DJ Maladroit recently got a chance to speak with noise-pop/rock band Chastity Belt. They talk memes, film, favorite movie soundtracks and more. Check it out below.
Audio by: Kathy Damian
(Transcript to be added soon)
I was able to interview Gary Junior, an artist from North Vallejo, who has been pushing his music since graduating from Jesse M. Bethel HS in East Vallejo 2013. Gary Junior has had a creative mind since then and has been on the grind for a while, still trying to push his connections even further. Check out the interview!
Follow Gary Junior on all socials & be on the lookout for more music soon!
Additionally, check out his newest remixes as mentioned in the interview:
Robin Estrin and Syd the Kid interview Mild High Club’s Alex Brettin at Don Quixote’s International Hall of Music. Read on to see how a review of the show dovetailed into an area woman’s existential crisis, and be sure to tune in to Syd’s show, “No Pasa Nada” on Monday at 10 a.m. to hear our first and only broadcast of the conversation.
It’s the day before my twenty-third birthday and I’m walking down Walnut Avenue, away from the commercial buzz and tourist-traffic of downtown Santa Cruz. I’ve got Timeline, Mild High Club’s debut album, shimmering through my headphones, and a gentle breeze rubs shoulders with the oak trees lining the street. It’s mid-summer, a beautiful afternoon by anyone’s standards. “I should feel lucky,” I tell myself. “I should want to go to the beach.”
Not everyone loves birthdays. If you were to ask me about my mental state on that day, the day before the big two-three, I might have offered an image for the feeling haunted: “A past lover reincarnated as the smell of late-afternoon sunlight and pine needles.”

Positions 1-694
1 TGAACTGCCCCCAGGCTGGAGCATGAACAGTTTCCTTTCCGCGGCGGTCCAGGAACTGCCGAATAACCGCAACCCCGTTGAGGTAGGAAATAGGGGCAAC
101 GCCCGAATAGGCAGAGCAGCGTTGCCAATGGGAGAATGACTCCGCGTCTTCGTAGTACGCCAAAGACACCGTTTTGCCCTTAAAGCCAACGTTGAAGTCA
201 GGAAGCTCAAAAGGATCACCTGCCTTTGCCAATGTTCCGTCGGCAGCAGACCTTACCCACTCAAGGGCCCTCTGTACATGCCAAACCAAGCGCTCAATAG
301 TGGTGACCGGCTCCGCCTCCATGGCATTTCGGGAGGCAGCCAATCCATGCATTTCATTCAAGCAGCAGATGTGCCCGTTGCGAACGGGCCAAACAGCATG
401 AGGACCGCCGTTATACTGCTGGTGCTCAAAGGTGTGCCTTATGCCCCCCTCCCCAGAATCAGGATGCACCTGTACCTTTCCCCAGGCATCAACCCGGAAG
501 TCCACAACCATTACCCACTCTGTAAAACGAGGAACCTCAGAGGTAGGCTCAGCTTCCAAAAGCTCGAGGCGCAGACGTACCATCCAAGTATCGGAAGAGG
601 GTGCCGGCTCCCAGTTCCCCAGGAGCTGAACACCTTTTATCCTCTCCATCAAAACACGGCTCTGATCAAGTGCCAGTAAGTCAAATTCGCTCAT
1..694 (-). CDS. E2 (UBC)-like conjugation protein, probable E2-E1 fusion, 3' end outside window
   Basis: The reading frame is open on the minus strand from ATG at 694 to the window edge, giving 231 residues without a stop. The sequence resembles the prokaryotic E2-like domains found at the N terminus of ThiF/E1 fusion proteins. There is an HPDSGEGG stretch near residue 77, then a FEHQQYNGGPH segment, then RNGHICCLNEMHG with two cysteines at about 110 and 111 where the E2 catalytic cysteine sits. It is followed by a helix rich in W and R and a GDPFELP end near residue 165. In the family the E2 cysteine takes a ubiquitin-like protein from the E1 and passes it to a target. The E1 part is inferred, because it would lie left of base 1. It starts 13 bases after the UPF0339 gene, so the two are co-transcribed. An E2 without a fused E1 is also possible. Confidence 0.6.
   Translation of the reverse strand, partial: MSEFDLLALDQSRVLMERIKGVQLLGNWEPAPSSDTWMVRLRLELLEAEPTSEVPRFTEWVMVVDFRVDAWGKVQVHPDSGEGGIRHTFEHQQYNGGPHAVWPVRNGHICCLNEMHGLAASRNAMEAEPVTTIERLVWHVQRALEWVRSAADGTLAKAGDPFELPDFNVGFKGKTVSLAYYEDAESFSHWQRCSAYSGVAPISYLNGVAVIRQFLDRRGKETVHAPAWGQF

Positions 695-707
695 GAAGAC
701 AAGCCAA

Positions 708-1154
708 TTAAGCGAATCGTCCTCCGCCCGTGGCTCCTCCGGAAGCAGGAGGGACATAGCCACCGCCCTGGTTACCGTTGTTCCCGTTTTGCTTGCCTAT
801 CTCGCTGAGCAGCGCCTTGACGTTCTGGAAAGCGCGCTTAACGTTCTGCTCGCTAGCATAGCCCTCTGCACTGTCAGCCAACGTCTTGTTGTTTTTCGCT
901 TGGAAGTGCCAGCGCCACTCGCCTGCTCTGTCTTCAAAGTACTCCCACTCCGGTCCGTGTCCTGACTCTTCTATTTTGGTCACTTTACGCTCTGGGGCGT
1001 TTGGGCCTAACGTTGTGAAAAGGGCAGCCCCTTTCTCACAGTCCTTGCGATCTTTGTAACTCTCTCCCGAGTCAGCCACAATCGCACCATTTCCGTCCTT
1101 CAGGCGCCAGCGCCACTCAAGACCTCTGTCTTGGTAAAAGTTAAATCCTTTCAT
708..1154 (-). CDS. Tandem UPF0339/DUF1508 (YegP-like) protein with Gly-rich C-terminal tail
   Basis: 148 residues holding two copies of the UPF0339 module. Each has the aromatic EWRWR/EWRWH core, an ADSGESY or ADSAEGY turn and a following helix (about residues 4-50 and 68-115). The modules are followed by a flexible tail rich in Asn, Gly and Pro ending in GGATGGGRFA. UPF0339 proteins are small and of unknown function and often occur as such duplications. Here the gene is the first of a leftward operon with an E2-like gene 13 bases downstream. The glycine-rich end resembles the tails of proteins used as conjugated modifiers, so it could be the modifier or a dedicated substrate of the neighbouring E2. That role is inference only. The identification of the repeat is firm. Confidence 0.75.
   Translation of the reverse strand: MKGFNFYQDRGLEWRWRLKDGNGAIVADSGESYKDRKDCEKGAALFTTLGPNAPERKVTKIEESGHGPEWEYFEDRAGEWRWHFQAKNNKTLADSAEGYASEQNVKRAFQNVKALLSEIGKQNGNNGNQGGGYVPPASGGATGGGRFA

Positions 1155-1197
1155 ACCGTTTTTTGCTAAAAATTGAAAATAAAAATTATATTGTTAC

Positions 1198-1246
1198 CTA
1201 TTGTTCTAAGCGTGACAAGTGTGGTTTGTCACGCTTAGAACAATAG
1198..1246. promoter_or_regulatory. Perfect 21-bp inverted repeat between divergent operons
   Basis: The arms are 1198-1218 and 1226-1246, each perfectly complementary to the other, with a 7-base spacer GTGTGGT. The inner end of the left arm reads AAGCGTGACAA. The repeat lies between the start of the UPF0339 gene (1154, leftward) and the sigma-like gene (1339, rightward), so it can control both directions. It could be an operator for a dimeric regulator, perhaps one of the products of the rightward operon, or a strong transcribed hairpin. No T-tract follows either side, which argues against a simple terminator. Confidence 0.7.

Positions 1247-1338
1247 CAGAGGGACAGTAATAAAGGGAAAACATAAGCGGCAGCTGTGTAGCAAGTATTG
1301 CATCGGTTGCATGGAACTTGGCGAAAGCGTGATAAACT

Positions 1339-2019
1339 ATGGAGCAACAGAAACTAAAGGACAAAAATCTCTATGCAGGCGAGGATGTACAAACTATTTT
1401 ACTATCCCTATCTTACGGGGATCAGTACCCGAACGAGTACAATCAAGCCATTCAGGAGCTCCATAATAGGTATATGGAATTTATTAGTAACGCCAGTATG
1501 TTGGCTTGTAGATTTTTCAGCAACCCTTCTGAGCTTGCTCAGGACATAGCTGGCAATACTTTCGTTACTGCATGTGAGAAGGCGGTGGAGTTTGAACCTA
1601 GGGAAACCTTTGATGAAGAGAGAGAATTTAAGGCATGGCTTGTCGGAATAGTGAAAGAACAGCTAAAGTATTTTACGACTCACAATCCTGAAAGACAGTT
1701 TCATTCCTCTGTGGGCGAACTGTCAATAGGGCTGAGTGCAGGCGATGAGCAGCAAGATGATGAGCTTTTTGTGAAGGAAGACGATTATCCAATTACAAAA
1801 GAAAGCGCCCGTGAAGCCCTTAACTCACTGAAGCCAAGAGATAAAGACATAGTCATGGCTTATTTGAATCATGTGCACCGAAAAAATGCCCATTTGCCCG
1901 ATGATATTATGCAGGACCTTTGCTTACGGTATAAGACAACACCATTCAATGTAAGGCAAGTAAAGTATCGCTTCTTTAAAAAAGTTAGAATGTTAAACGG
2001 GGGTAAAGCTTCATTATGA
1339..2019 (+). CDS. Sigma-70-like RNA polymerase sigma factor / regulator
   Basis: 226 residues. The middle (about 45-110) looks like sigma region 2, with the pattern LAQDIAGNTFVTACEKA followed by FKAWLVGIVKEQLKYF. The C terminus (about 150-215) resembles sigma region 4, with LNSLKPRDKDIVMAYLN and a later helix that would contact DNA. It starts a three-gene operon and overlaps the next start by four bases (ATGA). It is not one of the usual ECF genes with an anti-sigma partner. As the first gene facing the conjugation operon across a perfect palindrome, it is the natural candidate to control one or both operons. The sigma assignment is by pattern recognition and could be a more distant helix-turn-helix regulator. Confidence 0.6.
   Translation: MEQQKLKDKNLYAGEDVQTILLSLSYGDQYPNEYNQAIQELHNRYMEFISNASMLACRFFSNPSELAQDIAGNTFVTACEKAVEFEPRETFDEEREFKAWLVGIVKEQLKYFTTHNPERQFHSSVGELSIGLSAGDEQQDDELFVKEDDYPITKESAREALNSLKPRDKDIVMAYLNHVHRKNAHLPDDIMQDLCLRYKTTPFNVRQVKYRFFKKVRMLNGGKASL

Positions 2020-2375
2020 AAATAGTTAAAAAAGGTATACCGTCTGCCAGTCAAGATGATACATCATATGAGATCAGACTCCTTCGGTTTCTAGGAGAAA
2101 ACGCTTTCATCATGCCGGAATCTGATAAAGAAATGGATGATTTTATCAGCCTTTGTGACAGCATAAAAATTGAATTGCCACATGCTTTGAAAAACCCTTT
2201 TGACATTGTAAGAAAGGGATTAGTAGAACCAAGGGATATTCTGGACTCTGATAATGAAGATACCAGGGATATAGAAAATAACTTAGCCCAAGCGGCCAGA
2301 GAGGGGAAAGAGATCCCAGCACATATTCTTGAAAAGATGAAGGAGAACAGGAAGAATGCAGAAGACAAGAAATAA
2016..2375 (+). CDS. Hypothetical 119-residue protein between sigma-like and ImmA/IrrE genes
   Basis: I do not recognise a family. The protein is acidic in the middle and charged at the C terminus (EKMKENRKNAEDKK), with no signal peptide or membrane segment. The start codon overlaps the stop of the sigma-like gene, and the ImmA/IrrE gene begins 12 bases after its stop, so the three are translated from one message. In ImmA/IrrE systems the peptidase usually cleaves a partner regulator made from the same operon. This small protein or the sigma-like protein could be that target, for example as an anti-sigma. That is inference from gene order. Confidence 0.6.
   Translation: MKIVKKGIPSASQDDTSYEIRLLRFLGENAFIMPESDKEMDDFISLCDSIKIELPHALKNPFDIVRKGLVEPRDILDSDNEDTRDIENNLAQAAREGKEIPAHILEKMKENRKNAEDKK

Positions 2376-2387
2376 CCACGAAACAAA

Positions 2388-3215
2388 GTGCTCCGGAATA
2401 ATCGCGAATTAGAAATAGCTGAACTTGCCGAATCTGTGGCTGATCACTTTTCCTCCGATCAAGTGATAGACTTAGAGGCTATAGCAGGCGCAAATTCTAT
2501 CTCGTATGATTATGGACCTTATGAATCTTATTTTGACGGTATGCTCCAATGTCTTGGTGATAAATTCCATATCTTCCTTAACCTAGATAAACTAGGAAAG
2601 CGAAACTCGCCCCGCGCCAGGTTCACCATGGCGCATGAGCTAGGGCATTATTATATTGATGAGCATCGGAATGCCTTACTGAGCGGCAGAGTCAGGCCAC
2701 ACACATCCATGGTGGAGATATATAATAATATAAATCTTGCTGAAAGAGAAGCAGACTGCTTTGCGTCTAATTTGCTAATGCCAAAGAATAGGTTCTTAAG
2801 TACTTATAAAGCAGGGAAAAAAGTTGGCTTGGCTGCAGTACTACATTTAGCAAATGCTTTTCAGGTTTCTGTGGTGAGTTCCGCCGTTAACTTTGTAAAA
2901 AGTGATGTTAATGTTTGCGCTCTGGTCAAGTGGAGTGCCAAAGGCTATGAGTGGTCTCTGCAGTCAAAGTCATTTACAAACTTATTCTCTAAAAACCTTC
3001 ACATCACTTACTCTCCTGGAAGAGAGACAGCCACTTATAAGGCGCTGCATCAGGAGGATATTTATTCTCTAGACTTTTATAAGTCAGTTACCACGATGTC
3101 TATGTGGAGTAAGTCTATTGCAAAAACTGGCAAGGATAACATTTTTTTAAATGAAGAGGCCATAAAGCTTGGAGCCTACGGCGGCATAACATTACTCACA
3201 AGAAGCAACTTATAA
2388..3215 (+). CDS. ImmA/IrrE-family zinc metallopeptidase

Or I might set the scene for the feeling stagnant; surrounded by moving parts: “Standing on the concrete median intersecting Chestnut and Mission, waiting for the light to change. Acquaintances in a car drive by.”
Better yet, I’d spare myself the embarrassment of attempted communication, pass you my earbuds, and play Mild High Club’s “Windowpane;” let Alex Brettin do the talking. The entire track is woozy with the nostalgia that pairs with completing yet another revolution around the sun. A minute in, Brettin riffs on his UV-drenched 12-string and croons, “Life/ passes on the right/ Still life/ takes you for a ride.”
The lyric, to quote again from the band’s oeuvre, “touches me.” It nods to the way I experience time—by fearing that if I don’t aim to constantly account for it, it will escape me altogether. “Windowpane” is a song about trading in fifteen living, breathing sunflowers for an image of them captured in a vase (see: van Gogh). It’s favoring preservation over experience, a sea of iPhone cameras pointed toward a stage. But it also offers some comfort. We are voyeurs of our own lives, yes, but isn’t this photograph gorgeous?
Mild High Club’s sound is sweet as lemonade, but saccharinely so—something like a birthday or a summer in Santa Cruz, a town that’s built entire industries around nostalgia, a yearning for an idealized past. Seriously, think about it: the sepia photos of blond, sandy surfers at your favorite cafe, the historic beach boardwalk, heck, even KZSC’s own Art O’Sullivan, who’s been bringing you the Grateful Dead, regularly, for twenty years. You can’t walk down a single street in Santa Cruz without experiencing déjà vu for some feeling without a name. And this phenomenon is especially potent, for whatever reason, in the summertime. Maybe it’s the tides. Maybe you’ve lived here a few years and know what I’m talking about.